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Health officer warns- health systems overrun with COVID-19 cases
Mary Drier posted by Tom Greene
Sat, 21 Nov 2020 15:42:03 EST
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The COVID-19 situation has become so dire in the state and the Thumb health systems are overrun.
"It's been another tough week across the Thumbs two counties. The local hospitals are now having to accept COVID19 cases who are very ill," said Ann Hepfer, who is the health officer for both the Huron County Health Department, and the Tuscola County Health Department. "EMS systems have been overrun with having to respond across county lines to assist other counties with emergency runs."
As of Friday, Huron County had 476 new COVID-19 cases after 22 more were confirmed over a 24 hour period. The virus has caused 12 deaths in the county.
And, as of Friday in Tuscola County, there were 53 more cases identified over a 24 hour period for a total of 1,274 cases. The virus has caused 44 deaths.
The outbreaks are putting more law enforcement officers, health care workers, and first responders at greater risk of infections.
"We have seen way too many of these heroes now being infected," she said.
There is one police officer who works in Tuscola County and who is an EMT in Huron County hospitalized, and some other first responders who are being monitored for the virus.
"The community is responsible for every death, and for every illness," Hepfer stated.
This latest wave of virus cases is worse than in the Spring.
"Our biggest fear was realized as we are seeing an increasing number of long-term care outbreaks and now in adult foster care homes, and homes for the aged. We did not see adult foster care homes and homes for the aged in our counties being impacted in the Spring," she said. "Having outbreaks in these vulnerable populations, is heartbreaking. The deaths will rise again in these settings. Many more families will be celebrating the holidays without their parents, grandparents or loved ones, because they will die from an illness that could have been prevented."
And, for those who insist on celebrating Thanksgiving together: consider doing so virtually, host the meal outdoors- if inside open windows, have guests bring their own food and drink; and if sharing food, have one person serve food with plastic utensils.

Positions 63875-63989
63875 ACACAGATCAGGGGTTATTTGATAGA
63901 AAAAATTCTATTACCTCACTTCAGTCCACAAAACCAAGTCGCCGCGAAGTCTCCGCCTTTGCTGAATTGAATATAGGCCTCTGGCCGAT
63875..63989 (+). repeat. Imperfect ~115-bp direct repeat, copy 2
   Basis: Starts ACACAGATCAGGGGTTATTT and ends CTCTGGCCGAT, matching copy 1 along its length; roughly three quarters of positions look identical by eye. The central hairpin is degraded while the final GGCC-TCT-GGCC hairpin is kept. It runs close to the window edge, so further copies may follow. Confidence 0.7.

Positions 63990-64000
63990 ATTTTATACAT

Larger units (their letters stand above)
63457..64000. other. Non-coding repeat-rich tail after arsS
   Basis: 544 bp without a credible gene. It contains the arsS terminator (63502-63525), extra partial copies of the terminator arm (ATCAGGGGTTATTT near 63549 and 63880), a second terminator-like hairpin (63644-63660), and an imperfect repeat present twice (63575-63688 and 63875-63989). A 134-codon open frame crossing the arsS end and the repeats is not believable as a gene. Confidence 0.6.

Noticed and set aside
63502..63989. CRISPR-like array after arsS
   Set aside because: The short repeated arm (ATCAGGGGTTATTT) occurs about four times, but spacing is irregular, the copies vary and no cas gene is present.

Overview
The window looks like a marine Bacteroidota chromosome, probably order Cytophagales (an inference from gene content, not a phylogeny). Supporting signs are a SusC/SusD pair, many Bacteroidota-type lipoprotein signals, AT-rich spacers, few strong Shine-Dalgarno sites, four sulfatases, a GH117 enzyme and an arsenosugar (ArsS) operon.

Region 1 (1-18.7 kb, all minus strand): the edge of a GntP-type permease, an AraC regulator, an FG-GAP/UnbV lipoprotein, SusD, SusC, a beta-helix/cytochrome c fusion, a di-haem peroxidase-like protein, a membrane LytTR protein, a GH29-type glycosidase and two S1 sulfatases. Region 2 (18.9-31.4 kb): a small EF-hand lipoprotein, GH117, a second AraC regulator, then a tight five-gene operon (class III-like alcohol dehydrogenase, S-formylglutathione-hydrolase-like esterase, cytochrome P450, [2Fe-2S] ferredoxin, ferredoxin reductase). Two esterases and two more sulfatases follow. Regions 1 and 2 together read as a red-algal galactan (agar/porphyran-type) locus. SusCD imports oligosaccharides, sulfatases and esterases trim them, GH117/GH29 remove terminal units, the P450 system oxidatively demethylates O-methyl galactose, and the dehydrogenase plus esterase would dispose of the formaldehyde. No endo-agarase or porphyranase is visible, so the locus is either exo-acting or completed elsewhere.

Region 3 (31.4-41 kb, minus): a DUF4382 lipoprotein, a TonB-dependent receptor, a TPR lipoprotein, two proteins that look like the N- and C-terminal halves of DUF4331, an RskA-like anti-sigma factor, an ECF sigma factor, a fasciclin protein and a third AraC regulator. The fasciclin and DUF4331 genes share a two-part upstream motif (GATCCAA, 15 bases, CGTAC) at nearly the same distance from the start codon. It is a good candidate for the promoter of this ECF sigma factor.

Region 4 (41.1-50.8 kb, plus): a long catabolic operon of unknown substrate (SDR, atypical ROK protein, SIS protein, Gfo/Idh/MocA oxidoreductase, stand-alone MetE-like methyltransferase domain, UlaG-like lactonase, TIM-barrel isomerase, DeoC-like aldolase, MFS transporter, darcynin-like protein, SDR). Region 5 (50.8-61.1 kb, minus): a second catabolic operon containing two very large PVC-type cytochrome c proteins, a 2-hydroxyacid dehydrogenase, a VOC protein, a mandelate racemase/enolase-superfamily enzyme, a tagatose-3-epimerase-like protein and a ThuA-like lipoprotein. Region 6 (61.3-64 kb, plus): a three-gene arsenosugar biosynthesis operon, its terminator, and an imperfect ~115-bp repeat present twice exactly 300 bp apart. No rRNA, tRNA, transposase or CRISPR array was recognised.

The health officer went on to note she is gravely concerned about the virus spreading because some businesses do not require masks of employees or customers, and especially gatherings during the coming holidays.
"We still have businesses refusing to wear masks, refusing to put the 'we require mask signs' up in the businesses. If I were a local business that is shut down again I would be very frustrated, and even angry," she said, noting some those business were doing everything right. "They socially distanced, their seating capacity was reduced, they required masks, and did disinfecting."
Some businesses spent a lot of money putting protection protocols in place for the safety of staff and customers, but some others continue to operate without such measures. That contributes to the community spread of the virus.
"They are open and pretending like they are not responsible. These are not community responsible businesses they do not care about us. They believe they are above the law," said Hepfer. "Those businesses refuse to step up to help the community fight this virus."
She explained to help stop the spread of the virus, wear a mask, social distance at least 6 feet apart, wash hands, and avoid gatherings.
And, she also asked residents to call their county representatives that they fear for their lives, and worry about the elderly and those who have preexisting health conditions.
Hepfer said to call her and she will provide the commissioner's phone number and/or email address.